Chief among them is the regulation from the European Banking Authority (EBA) that obliges banks to increase their core Tier 1 capital to over 9% in a very short period of time. Raiffeisen Zentralbank Oesterreich, the parent bank of RBI, is required by the EBA to raise its Tier 1 capital above 9% by the end of June, and a capital increase looked to be on the cards. And on April 20, RZB announced plans for a capital increase worth €840m. "With this transaction and in economic terms, RZB's participation capital will be transformed into share capital, in order to meet the new regulatory requirements effective as of mid-2012," the bank said.
The issue Stepic has with the legislation is not the rise in the level of capital per se, but the short duration with which banks had to perform the task in a difficult environment. "This is very negatively affecting the lending activities of major banks, as we are now concentrating on how to create capital in a very difficult time when the capital markets aren't working well, rather than how we can give loans to the economy."
He adds that this rush to introduce new legislation has led to a situation where the regulators are out of step with each other, so a ruling from one sometimes contradicts the ruling of another. "If you are confronted with this situation, it is very difficult to do business," he sighs.
Stepic says RBI is currently present in all the markets that it feels are interesting, and there are no plans to enter new ones. "Frankly speaking, with our present geographical set-up, we believe we have covered all the interesting markets of the region," he says. "We are present in all the CIS countries including Belarus, and the only geographical areas we have not entered are the Baltic states, which are too small and dominated by the Scandinavian banks, and we have no intention for the time being to enter the Central Asian countries, because we believe the political environment there is not guaranteeing the safe development of banking."
At the same time, neither is RBI planning to leave any existing markets. Russia, for example, is proving to be the graveyard of many western banks' ambitions; the past year has seen Barclays Bank and HSBC among others quit the country, citing the fierce retail competition from the giant state-controlled banks with ties to regulators - Sberbank and VTB Group.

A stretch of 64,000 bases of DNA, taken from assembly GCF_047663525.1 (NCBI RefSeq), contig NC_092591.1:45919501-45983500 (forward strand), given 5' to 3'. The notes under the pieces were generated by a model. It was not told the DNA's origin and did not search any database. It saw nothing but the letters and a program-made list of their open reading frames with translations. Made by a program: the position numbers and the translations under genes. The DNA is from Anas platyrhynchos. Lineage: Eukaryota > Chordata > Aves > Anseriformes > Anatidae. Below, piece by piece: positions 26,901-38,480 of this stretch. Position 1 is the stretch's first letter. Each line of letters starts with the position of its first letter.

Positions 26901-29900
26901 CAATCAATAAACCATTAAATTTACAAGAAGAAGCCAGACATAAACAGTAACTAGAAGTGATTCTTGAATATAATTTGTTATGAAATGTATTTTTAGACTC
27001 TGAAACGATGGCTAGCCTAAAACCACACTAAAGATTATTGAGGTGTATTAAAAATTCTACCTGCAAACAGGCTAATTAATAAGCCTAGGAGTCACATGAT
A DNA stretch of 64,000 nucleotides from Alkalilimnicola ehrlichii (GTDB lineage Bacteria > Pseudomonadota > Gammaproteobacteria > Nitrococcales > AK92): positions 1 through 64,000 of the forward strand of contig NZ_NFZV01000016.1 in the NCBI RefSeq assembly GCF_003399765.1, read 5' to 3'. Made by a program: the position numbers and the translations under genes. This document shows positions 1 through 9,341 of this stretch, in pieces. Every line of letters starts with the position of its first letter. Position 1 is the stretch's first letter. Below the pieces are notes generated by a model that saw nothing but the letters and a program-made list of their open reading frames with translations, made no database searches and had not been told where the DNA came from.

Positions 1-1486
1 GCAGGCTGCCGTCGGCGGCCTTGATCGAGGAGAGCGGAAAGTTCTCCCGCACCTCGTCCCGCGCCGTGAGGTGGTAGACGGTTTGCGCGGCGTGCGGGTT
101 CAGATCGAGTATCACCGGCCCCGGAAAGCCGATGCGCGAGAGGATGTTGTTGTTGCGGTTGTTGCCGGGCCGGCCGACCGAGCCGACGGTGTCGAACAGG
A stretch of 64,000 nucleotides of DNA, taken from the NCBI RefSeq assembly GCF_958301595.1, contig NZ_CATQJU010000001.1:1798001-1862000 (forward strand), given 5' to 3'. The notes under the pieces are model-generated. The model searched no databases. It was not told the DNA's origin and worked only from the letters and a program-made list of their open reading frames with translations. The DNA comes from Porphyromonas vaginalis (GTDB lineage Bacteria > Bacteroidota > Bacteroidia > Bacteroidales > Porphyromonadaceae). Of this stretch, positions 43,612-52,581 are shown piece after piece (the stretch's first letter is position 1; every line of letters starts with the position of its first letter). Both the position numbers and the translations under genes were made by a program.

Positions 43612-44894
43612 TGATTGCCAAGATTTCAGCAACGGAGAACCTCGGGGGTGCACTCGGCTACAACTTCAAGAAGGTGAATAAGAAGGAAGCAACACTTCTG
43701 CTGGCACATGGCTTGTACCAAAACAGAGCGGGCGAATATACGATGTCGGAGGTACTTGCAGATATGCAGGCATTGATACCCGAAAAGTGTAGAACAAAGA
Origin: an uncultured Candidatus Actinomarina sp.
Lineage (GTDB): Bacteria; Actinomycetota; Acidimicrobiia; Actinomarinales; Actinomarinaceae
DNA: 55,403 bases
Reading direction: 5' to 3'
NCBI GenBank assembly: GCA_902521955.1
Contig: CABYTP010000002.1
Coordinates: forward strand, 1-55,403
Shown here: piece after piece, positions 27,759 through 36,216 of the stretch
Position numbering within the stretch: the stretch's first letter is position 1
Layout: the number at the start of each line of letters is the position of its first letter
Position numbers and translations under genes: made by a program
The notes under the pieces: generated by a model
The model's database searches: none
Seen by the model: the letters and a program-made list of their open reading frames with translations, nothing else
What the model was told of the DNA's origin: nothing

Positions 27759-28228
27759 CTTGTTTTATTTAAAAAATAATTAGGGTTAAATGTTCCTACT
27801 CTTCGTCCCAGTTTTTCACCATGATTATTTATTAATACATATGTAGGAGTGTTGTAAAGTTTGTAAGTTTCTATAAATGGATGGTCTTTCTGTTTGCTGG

RBI was one of the first western banks to start operations there, and so is much more established than many of its foreign peers, with over 200 branches in 44 provinces. "We're not just restricted to Moscow and St Petersburg, but in all the large provincial centres... and our standing in the market on this regional basis will allow us to grow with the market."
The same could be said for RBI in Ukraine, another market with its own particular set of problems. RBI led the charge into Ukraine when it bought the country's second-largest commercial bank, Bank Aval, in 2005. That set off a rush by other banks over the following 18 months, which ended with some paying extraordinary amounts of up to 6x book value for local banks.
Unfortunately, the five years following the "Orange Revolution" were, says Stepic, "lost years", as the two main players in the movement, former president Viktor Yushchenko and former prime minister Yulia Tymoshenko, spent most of their time feuding. The jury is still out on the current president, Viktor Yanukovych, who has presided over more political and economic stability, a prerequisite for growth, but needs to address the serious failings in the system such as the judiciary.
The banking sector in Ukraine is still dealing with the fallout from the 2008 crisis and the huge devaluation in the local currency, which left many borrowers of loans in foreign currencies (half of mortgages are forex ones) struggling to keep up their payments. Non-performing loans are estimated at between 25% and 30% of all loans, in some segments even higher.
Even so, Stepic describes Ukraine as "a really important" country for RBI to be in. "We have one of the strongest brands, and one of the largest banks with 900 branches. Even in difficult times, we were one of the most profitable banks," says Stepic. "If the government is able to offer stability and continue even at the current small pace the restructuring of the economy, then I believe that within the next two to three years the banking industry will see a strong revival."